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Never mind the broadcasters … why visiting a relegation-battler now is no more difficult than it is earlier in the season

Panic factor? The stats that tell us why visiting a relegation battler at this time of the year is no more difficult than earlier in the season

by Paddy Power | March 31, 2015

With ten games left in the Premier League both the top six and bottom three are starting to look a little clearer. Leicester and QPR are effectively gone while the Special One seems to have brought Chelsea back to the summit. At the top Man City are still holding out vague hope that Chelsea will slip up and Liverpool are pushing Man United for that coveted “Arsenal” spot.

At the bottom Burnley are are hoping Triple H can pull them out of the relegation zone, while Dick Advocaat will be hoping he won’t be hearing the updated version of “he’s short, he’s round, he’s gonnae get the sack, Advocaat.”

Stone-Cold-Sean-Dyche

 

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The Positive Panic Factor Effect

The Positive Panic Factor is that teams get an average of 0.022 more points than they did in the previous 30 games over the last five seasons because of the threat of relegation hanging over them, with last season having the best positive increase of 0.1 of a point largely thanks to the Swansea and Palace turnarounds. The magic of Tony Pulis and Gary Monk most likely. What other superpowers are contained in those baseball caps?

From here to the end of the season you’re going to be hearing that the big teams have the added pressure of going to the teams fighting to stay up. It’s complete rubbish. Look at the average. 0.022 of a point extra a game is so minuscule it hardly makes a difference. Of course there’s pressure, but none more than when the sides met earlier in the season.

Spurs travel to Villa on the 11th of April. They won the first fixture in November 2-1 and there was pressure then. Both sides were in roughly the same positions in November as they are now, but there was no added pressure then. Going to the smaller teams can always be tricky for the top teams because they of a bad record (Liverpool Crystal Palace), take it too easy or because, to be honest, no one likes Hull.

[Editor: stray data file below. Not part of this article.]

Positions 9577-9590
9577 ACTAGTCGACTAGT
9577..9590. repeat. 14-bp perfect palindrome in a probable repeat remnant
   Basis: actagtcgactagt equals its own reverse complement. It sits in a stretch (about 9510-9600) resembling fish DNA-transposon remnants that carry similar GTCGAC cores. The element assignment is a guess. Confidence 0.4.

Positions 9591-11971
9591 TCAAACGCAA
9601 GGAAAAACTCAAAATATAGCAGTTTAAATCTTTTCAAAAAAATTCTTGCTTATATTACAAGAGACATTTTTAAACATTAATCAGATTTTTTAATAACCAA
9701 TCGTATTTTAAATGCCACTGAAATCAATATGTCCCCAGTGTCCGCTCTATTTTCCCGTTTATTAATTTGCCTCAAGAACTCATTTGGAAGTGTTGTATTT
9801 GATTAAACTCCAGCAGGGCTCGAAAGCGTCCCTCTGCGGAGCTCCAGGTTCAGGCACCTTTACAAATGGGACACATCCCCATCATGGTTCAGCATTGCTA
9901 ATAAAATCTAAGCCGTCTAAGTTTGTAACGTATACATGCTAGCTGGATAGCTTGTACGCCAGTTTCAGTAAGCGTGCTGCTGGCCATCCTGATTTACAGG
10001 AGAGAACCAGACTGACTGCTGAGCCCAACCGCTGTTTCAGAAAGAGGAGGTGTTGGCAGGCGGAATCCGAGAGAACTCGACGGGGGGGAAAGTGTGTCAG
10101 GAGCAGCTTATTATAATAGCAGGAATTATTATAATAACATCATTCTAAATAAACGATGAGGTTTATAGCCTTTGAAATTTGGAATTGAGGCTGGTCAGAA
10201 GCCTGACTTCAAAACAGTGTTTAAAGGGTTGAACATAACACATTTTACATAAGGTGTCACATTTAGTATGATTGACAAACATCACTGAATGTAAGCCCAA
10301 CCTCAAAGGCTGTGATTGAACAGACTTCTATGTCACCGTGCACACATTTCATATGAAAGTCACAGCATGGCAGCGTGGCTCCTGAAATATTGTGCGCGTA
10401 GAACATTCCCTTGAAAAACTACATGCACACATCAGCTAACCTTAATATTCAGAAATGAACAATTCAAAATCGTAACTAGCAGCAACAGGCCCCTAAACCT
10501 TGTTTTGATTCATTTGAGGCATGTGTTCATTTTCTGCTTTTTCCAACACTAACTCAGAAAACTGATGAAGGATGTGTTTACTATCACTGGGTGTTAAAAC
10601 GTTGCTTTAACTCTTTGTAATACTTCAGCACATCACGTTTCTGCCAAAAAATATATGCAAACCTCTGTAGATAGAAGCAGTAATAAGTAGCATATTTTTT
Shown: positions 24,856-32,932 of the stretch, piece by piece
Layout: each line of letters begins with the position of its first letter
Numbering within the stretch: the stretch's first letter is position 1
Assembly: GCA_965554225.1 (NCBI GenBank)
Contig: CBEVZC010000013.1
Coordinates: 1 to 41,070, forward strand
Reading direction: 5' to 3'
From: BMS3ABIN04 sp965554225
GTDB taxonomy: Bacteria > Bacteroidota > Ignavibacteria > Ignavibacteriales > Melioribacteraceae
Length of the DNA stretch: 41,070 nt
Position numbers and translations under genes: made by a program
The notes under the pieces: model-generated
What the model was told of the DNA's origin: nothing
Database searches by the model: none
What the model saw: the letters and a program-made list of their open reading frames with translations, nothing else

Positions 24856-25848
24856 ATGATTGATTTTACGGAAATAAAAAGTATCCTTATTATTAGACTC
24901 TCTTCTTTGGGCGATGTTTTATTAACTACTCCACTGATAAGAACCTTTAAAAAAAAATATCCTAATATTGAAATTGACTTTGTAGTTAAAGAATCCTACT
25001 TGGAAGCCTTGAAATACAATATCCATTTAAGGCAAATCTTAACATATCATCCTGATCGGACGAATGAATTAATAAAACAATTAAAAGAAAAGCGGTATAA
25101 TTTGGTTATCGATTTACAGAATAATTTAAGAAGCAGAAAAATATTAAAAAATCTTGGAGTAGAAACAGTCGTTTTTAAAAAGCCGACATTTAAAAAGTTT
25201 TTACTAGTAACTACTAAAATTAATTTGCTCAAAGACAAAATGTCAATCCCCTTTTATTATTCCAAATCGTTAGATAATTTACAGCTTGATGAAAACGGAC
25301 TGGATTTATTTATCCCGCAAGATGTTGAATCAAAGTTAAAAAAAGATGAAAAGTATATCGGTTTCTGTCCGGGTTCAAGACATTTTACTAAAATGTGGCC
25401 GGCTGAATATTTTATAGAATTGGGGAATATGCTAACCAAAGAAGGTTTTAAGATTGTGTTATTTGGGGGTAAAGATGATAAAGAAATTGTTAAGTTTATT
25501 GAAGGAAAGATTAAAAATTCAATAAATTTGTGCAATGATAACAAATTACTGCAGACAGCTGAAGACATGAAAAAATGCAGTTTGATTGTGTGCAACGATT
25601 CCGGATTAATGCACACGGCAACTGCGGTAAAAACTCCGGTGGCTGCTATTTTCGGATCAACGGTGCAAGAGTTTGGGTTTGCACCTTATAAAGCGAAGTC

Should Top 6 be fearful?

No. They have no reason to believe that the teams that are in the bottom five or six positions will magically become better as the season draws to an end. People in Sky Sports are simply bigging up games that the greater population finds as enjoyable as a slow episode of Cash in the Attic. Hoping that people will tune in to watch as “Spurs face a difficult away task to Burnley who are fighting for everything at the foot of the table” when in reality the game is no trickier than when Spurs won 2-1 in December.

Manchester United are still pushing for a top four place while Aston Villa are three points above the relegation zone. The sides meet on Saturday and Sky will be all about the pressure on United and that the fear of going down will make Villa a tough task for Van Gaal’s men. But the pressure is the same as it was in December. The Positive Panic Fear Factor’s return is so low that there’s no case for added pressure. Both sides were in the same position in December as they are now and the pressure was still there.

Roberto Martinez

There will always be comebacks that leave fans astounded and neutrals delighted when the underdogs and minnows of the Premier League beat the big teams, but they really are the exception to the rule. Once every couple of years a team will grind out points to survive or will totally transform under the influence of a new manager – Roberto Martinez’s smile really does pull the cat out of the bag.

  • Who are you backing for the Premier League drop? Get stuck into the latest odds here: Desktop | Mobile

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